SCC successful in 3D printing and welding stainless steel parts using desktop machines

Kentucky, USA’s Somerset Community College (SCC) has been successful in 3D printing numerous 316L stainless steel metal parts using modified budget desktop 3D printers. These parts were then TIG welded together with promising results, suggesting they could be used for industrial applications in the future.

The project is one of the first of its kind where metal parts that were 3D printed on sub $600 machines have been successfully welded together using traditional welding techniques.

Upgraded and customized FDM machines

The SCC AM department started off with several budget desktop FDM 3D printers, averaging less than $450 each, and customized and upgraded them with metal filament extrusion capabilities. The build plates were also modified with better adhesion to cater to the new material printing capabilities. The changes resulted in a total price tag of around $600 per printer.

Modified low cost desktop 3D printer producing infused stainless steel plate. Photo via SCC.
Modified low cost desktop 3D printer producing infused stainless steel plate. Photo via SCC.

Material manufacturer Virtual Foundry and chemistry expert BASF provided SCC with the metal infused filaments used in the new machines. Calculations were made to account for production issues such as shrinkage and the parts were 3D printed. Sintering experts DSH Technologies helped SCC debind and sinter the 3D printed parts.

Finally, the parts were transferred to SCC’s welding department where gas tungsten arc welding (GTAW), aka TIG welding, was used to weld several fillets and grooves. The fillets and grooves were applied to six metal 3D printed parts, with results being regarded as a huge success.

TIG welded specimen, with a corner joint and fillet weld. Photo via SCC.
TIG welded specimen, with a corner joint and fillet weld. Photo via SCC.

Karl Watson, Senior Welding Professor at SCC, explains: “The welds flowed very smoothly and we had very good penetration control. Because of the nature of 3D printing and research we have seen around the concept of welding such parts, I expected to see more porosity in the weld, but that wasn’t the case with these specimens at all. I am looking forward to doing some bend tests to determine the potential malleability as well as welding other samples using SMAW, GMAW, and FCAW.”

Initial testing of the parts has resulted in hardness values slightly less than standard 316L, although microscopic inspection after finishing work has not seen any inconsistencies so far. Watson also discovered that the heat dissipation during welding was higher than that of standard 316L stainless steel.

Next steps for SCC

SCC now aims to bring this budget metal 3D printing technology to select companies and academic institutions in Kentucky. The college will be providing training workshops on the set-up and assembly of their low cost machines.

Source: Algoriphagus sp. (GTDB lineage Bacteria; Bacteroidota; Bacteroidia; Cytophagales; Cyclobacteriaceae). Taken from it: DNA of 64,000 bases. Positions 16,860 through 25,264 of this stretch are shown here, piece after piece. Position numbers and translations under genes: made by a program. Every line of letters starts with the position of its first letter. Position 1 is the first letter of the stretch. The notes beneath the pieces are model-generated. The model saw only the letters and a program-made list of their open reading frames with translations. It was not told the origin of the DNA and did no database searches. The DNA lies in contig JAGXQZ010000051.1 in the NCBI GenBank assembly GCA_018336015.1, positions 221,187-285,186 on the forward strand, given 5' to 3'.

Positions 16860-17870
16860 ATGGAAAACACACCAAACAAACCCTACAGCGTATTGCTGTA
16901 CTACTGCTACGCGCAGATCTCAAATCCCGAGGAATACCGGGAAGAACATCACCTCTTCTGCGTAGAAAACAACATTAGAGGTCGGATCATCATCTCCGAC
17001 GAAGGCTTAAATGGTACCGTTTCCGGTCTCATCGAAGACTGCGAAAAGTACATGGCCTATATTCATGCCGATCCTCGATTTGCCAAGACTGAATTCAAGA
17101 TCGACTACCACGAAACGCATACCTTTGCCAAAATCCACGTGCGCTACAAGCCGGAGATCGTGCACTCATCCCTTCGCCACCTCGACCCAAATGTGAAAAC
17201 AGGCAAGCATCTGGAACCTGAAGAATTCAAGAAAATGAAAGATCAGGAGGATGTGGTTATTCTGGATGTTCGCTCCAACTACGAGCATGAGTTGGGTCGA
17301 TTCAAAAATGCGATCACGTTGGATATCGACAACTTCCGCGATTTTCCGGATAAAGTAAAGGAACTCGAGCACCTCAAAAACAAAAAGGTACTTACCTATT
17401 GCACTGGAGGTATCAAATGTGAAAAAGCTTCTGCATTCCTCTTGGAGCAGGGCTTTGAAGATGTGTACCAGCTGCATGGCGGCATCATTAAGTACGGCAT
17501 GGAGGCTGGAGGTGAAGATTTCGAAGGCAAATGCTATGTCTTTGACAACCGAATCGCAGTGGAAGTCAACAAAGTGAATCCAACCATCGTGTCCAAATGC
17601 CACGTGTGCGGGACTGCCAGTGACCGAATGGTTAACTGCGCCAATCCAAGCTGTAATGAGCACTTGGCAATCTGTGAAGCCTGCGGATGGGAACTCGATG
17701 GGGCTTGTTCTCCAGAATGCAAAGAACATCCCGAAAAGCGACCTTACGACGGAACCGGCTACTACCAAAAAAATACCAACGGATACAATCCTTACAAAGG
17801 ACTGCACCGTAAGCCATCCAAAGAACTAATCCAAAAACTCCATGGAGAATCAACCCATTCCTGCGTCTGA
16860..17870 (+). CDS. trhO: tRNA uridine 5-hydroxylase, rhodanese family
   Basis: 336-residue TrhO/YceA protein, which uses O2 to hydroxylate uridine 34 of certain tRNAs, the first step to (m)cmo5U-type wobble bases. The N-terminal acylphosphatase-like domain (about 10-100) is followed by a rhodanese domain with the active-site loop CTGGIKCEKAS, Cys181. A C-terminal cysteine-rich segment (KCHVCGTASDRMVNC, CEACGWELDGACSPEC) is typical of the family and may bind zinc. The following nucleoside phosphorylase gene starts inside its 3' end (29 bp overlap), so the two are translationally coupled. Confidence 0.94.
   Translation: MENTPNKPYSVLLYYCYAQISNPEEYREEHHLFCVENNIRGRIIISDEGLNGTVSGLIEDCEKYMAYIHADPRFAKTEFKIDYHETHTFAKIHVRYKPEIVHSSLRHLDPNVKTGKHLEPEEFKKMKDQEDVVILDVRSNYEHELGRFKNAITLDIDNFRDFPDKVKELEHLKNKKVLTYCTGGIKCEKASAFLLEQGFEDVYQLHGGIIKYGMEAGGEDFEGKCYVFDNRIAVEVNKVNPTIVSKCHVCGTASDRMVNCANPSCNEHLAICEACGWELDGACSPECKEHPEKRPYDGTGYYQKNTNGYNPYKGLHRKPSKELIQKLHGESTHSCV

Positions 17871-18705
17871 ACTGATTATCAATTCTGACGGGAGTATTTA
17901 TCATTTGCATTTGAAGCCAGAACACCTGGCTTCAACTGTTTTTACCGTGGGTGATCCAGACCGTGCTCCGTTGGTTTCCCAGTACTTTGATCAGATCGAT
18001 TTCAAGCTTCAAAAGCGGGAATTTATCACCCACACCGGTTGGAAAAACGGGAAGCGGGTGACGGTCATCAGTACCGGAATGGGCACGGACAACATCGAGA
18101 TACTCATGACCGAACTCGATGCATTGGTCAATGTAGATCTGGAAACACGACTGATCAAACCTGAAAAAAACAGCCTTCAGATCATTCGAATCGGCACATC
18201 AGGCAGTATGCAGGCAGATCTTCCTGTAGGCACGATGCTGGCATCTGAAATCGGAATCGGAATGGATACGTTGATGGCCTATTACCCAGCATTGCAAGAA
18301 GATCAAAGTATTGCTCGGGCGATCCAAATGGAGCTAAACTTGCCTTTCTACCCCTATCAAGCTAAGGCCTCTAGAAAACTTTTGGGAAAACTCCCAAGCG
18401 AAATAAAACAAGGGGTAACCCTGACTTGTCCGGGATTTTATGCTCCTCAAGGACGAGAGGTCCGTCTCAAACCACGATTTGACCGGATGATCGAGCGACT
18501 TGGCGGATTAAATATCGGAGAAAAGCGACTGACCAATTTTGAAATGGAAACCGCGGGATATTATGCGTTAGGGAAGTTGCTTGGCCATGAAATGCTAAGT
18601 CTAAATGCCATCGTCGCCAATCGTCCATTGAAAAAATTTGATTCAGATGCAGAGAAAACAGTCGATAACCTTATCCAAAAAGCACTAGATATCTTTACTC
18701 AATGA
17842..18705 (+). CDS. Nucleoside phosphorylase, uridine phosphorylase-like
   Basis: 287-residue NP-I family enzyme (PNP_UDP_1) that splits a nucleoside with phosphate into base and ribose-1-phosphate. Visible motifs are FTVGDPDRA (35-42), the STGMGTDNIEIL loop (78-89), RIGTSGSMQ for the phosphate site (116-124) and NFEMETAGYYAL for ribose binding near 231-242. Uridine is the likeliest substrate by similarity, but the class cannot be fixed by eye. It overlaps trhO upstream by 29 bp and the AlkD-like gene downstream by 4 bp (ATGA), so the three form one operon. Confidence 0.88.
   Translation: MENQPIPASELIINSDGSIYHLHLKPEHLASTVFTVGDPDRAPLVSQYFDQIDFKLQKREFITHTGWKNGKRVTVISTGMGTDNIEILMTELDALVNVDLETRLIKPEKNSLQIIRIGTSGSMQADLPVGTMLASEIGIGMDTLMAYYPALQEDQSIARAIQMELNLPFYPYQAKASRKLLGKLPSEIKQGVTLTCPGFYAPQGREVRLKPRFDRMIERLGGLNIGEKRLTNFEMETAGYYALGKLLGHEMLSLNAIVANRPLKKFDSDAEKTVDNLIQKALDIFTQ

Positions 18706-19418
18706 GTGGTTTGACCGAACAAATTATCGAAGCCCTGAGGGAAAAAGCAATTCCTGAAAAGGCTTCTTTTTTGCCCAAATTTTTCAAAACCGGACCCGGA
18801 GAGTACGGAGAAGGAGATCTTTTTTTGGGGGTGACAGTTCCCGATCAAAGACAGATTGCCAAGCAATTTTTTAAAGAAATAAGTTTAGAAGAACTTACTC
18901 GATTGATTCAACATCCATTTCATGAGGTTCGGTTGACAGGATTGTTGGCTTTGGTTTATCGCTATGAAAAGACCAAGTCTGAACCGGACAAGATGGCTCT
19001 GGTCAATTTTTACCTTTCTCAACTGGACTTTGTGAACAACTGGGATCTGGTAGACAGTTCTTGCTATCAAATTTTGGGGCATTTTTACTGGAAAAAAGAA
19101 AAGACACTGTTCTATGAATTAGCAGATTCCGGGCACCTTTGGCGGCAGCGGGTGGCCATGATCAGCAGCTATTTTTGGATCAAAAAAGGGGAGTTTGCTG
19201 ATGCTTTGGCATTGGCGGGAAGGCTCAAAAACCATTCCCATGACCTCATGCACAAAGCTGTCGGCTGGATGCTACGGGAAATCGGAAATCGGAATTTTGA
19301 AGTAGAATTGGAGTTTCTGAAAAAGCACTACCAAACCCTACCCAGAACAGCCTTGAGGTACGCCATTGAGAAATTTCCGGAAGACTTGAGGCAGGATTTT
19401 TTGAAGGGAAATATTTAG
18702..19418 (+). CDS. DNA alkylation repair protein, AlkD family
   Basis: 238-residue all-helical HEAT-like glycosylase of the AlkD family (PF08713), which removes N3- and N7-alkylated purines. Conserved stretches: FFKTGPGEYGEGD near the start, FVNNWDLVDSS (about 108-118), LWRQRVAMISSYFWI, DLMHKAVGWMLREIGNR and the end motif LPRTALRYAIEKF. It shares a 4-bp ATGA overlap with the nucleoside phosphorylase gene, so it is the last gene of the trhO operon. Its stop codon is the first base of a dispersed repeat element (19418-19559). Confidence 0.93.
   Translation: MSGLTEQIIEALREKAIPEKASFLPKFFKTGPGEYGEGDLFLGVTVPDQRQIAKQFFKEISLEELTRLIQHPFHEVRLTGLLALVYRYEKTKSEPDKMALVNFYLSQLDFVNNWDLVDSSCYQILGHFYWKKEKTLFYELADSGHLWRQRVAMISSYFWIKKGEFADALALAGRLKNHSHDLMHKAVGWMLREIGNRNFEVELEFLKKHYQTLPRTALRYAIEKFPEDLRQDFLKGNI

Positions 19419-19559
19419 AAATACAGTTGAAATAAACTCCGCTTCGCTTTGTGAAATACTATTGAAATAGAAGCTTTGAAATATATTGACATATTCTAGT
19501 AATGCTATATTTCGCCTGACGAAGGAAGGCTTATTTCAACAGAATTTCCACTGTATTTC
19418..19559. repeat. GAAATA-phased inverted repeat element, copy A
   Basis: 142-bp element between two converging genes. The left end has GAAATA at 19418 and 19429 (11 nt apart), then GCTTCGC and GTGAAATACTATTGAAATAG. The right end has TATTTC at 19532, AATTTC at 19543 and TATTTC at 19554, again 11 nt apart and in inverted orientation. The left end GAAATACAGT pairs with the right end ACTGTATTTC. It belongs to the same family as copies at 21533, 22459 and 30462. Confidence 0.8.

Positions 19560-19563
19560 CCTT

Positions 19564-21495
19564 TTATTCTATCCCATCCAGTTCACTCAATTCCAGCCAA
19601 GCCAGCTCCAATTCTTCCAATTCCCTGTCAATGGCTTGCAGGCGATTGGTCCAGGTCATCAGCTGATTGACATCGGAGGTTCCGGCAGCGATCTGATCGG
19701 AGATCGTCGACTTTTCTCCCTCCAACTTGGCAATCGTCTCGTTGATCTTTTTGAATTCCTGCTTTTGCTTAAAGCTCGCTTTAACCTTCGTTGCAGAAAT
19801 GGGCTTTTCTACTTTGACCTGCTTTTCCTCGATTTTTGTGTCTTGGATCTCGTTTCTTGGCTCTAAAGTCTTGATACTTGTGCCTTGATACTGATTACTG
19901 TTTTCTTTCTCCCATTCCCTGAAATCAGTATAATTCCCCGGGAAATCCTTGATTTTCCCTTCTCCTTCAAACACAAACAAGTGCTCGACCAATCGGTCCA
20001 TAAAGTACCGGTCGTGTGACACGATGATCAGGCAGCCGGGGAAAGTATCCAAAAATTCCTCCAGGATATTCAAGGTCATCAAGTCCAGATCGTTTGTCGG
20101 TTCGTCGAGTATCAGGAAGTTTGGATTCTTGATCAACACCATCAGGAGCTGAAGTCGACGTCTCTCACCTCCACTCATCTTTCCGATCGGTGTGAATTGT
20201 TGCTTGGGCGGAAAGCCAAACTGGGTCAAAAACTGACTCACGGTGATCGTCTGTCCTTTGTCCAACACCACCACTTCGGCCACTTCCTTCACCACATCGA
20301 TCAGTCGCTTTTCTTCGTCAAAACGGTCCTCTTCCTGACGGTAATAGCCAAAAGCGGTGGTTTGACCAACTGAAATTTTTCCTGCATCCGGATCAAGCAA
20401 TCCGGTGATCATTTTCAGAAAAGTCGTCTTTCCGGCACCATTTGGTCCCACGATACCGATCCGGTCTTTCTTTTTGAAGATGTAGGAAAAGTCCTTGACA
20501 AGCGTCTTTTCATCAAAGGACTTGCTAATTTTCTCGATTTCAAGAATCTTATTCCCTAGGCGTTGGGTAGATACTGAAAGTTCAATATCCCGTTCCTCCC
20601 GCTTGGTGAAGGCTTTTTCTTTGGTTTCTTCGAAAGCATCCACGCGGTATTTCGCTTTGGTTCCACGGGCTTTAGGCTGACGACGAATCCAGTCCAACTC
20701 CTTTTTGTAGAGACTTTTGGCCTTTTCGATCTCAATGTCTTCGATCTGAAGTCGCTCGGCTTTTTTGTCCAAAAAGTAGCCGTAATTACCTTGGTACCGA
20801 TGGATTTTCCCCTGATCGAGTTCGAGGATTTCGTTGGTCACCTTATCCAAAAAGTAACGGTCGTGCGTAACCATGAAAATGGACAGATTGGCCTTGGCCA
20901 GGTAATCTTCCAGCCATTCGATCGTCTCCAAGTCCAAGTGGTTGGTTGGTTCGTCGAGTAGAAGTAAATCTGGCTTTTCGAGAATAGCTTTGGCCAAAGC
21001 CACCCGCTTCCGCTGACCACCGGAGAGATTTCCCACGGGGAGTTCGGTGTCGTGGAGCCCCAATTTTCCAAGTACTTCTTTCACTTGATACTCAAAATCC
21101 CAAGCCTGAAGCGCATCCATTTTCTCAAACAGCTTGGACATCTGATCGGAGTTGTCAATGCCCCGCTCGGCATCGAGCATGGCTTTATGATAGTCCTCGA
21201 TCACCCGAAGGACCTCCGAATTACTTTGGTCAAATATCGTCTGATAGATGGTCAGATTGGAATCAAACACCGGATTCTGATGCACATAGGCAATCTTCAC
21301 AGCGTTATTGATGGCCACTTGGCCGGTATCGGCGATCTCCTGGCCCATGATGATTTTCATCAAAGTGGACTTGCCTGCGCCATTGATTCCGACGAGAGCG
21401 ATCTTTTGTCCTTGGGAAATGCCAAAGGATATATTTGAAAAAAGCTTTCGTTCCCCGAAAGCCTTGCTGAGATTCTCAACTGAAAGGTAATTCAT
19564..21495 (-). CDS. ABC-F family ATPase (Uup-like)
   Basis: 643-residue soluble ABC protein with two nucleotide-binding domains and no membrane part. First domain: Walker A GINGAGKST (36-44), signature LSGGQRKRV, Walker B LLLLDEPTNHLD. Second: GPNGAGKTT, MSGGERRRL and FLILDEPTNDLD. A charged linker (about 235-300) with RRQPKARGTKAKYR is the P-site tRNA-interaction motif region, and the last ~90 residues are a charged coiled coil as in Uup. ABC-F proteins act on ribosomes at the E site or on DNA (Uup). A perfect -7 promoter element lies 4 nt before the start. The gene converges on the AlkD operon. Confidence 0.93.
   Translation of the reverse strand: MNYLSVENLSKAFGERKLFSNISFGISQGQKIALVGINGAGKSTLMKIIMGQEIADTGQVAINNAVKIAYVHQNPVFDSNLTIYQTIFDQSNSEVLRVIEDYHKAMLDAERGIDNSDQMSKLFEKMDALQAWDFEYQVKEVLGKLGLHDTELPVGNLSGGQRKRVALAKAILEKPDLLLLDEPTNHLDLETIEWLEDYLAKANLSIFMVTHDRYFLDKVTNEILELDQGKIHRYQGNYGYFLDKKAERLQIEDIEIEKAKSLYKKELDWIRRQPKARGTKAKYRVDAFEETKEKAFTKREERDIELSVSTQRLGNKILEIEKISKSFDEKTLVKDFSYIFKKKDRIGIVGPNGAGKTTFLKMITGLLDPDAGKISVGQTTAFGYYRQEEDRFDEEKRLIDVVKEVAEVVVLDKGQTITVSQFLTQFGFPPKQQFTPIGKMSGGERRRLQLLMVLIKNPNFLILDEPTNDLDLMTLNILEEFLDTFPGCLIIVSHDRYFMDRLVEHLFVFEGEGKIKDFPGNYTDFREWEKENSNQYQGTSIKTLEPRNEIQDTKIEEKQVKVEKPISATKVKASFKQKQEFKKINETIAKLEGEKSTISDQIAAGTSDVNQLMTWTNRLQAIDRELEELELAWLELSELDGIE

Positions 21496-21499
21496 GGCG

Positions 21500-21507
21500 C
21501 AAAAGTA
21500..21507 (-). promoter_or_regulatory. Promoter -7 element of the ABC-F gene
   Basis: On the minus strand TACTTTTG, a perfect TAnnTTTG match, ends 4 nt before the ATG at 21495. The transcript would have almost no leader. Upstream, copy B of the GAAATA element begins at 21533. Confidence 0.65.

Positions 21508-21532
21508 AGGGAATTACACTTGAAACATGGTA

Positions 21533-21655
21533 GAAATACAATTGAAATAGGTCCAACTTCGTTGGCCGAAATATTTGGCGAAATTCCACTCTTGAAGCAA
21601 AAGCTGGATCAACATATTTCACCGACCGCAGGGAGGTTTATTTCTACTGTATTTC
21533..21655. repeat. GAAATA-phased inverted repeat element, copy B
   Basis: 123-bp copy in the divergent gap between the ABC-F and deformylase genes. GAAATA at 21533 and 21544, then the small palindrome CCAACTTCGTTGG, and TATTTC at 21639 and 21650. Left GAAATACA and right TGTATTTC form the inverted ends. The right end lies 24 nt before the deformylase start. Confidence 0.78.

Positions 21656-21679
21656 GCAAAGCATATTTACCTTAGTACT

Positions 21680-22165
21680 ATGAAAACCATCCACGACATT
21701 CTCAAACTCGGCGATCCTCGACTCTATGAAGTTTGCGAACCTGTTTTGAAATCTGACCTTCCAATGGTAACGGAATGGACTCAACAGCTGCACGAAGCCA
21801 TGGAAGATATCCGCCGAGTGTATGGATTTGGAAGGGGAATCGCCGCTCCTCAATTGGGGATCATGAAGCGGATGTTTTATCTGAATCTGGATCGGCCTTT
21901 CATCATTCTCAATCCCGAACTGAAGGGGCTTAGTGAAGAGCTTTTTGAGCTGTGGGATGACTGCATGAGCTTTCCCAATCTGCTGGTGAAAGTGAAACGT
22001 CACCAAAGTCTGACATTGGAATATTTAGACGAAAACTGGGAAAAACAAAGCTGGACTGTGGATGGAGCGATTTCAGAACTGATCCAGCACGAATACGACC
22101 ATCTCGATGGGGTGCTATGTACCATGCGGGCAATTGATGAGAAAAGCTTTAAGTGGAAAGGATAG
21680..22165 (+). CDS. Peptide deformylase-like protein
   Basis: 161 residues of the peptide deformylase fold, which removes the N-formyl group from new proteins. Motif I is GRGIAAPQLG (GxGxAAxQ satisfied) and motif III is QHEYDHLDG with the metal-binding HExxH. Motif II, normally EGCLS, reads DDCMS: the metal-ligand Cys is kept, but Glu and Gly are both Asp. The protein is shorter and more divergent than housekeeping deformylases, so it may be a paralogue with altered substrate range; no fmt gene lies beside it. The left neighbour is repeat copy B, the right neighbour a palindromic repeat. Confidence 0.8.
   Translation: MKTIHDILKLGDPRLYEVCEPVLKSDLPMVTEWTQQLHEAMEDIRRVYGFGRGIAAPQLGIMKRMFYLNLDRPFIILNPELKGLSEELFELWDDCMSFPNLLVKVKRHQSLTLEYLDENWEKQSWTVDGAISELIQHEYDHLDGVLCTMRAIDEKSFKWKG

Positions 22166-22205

The work is funded by the Kentucky National Science Foundation (NSF) EPSCoR (or Established Program to Stimulate Competitive Research) grant, titled Kentucky Advanced Partnership for Enhanced Robotics and Structures.

Eric Wooldridge, Director of SCC’s Additive Manufacturing program, stated: “Being able to bring truly low cost metal 3D printing and advanced product design directly to schools and colleges across Kentucky is a chance of a lifetime opportunity for us, and we are very excited to get started.”

Once testing and safety preparations are complete, SCC will be selecting training sites for instructors to begin implementing the technology into Kentucky’s workforce.

Wooldridge explains, “When you look at all the big investments in additive manufacturing by the aerospace and automotive industries, the announcements from the Department of Defense, and the number of products already on the market that are produced using 3D printing technology, practical skills in this technology are what any advanced workforce needs. Having a state-wide workforce that is capable of 3D printing metal parts at a fraction of the typical cost; that’s just an innovation revolution waiting to happen.”

Stainless steel parts produced on a desktop 3D printer, with the back left and right plates having been welded together after printing. Photo via SCC.
Stainless steel parts produced on a desktop 3D printer, with the back left and right plates having been welded together after printing. Photo via SCC.

SCC has previously received a grant from NSF for its additive manufacturing platform to aid in the education and training of the Kentucky workforce. Elsewhere, in Germany, researchers have previously examined the welding of additive manufactured parts to create individualized series components. With more research and funding going into the welding of 3D printed metal parts, the fusion of new and old technologies could prove to have major industrial implications.

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Featured image shows stainless steel parts produced on a desktop 3D printer. Photo via SCC.



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